But overall there was a distinct autumn appearance to the cyclepath verges with plentiful Fleabane, a few Water Mint flowers, but most of the flowers were fading to be replaced by seeds and the browns of the new season. Sea Aster was beginning to flower on the rivermud, with the occasional tiny flowers of Sea Spurrey could be searched out for.
Butterflies were frequently seen but mostly whites of three species positively identified as the most numerous Large Whites but still plenty of Small Whites and Green-veined Whites. One unidentified vanessid flew over the Toll Bridge. There were occasional Meadow Browns around the towpath to Cuckoo's Corner, Speckled Browns where it was shady on a sunny afternoon, and three tiny Common Blues (two males, one female) on the Downs Link cylepath verges north of Erringham Gap.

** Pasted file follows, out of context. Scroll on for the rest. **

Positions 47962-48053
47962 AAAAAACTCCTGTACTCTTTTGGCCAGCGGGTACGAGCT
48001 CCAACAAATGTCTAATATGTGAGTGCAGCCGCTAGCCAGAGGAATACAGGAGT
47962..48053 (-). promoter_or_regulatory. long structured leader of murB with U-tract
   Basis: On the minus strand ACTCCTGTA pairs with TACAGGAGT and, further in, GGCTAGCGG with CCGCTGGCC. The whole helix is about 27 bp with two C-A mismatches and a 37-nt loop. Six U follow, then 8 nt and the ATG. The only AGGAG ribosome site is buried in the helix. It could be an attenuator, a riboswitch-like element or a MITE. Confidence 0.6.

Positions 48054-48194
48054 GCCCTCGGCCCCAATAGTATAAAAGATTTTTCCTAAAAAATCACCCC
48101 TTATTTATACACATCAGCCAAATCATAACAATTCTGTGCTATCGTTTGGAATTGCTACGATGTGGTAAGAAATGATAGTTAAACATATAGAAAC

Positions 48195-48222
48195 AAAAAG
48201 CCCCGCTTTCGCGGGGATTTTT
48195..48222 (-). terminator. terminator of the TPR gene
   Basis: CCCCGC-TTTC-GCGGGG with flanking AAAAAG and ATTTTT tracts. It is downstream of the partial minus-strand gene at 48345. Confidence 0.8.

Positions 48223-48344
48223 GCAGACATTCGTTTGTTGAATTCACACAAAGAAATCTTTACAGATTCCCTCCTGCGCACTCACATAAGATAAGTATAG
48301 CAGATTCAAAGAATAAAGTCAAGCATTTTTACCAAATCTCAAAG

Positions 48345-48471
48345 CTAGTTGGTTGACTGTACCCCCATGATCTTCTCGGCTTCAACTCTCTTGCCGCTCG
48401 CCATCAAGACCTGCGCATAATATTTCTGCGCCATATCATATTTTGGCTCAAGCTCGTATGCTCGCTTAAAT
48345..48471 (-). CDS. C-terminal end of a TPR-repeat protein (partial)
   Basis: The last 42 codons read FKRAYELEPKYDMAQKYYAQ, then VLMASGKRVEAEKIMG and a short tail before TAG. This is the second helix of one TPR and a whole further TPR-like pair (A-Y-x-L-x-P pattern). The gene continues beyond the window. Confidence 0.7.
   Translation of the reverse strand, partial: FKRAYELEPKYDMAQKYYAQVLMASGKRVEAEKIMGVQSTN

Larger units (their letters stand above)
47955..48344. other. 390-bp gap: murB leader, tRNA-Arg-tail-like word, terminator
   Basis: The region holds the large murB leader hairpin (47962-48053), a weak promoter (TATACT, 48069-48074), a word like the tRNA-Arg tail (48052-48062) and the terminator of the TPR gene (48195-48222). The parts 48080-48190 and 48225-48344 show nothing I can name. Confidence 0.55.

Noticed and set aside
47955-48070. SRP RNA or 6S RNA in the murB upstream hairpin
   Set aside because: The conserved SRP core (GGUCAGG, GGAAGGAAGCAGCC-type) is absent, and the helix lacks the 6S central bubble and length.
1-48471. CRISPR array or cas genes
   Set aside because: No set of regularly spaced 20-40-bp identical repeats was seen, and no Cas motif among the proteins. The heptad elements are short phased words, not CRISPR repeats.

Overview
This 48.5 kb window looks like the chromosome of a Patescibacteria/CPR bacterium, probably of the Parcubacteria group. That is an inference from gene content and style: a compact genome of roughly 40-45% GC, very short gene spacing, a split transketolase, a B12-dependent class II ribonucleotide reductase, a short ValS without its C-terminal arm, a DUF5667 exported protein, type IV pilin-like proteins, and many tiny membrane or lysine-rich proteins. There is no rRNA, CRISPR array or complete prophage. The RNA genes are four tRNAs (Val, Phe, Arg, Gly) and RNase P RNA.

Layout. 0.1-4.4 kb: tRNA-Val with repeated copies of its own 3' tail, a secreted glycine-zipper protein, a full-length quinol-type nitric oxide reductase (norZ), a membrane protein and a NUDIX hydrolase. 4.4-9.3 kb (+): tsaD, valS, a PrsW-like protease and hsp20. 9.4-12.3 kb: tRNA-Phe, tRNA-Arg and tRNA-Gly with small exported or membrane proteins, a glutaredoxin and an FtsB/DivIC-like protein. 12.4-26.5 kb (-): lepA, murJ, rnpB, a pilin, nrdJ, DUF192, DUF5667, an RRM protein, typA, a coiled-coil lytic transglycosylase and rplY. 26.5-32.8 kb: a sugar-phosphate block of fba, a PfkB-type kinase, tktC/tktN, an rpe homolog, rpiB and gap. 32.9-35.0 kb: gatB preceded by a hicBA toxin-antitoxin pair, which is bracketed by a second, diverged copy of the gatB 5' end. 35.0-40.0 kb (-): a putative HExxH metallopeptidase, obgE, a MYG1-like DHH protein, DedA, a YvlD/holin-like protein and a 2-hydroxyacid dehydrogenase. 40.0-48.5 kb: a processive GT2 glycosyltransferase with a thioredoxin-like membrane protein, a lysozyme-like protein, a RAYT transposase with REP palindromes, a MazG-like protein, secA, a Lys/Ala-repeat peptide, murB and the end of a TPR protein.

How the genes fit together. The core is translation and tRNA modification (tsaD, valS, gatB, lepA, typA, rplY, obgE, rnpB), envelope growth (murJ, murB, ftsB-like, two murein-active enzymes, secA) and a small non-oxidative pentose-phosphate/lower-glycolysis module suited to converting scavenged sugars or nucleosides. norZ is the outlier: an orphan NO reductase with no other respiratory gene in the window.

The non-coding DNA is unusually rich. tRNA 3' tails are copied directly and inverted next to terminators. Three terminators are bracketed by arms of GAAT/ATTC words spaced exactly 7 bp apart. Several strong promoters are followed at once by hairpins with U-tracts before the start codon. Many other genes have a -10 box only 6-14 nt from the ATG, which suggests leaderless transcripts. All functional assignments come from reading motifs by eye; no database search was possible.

22 August 2016
by the river at Old Shoreham
Lesser Marsh Grasshopper, Fleabane, Teasel
11 August 2016
A large brown dragonfly patrolled the large pond at Woods Mill, Small Dole, and I think this is most likely to be a Hairy Dragonfly which appeared double the size of a Common Darter seen at the same time. In the shaded wooded area, a faded Silver-washed Fritillary and a dark Speckled Wood Butterfly settled briefly.
8 August 2016
Comma Butterfly, Hemlock Water Dropwort
Lesser Marsh Grasshopper, Goldrenrod
These Lesser Marsh Grasshoppers, Chorthippus albomarginatus. were hopping in around the Sea Purlsane on the river edge at Old Shoreham.
7 August 2016
between Erringham Gap and the Cement Works
19 July 2016
marks the end of summer. No clouds in the
Teasels and Fleabane are autumn flowers
a breeze (Force
4) was blowing as it was very
warm > 26.8° C. A
round trip to Annington Sewer
via the Coombes Road noted House Martins
in flight and a Swallow
and two Kestrels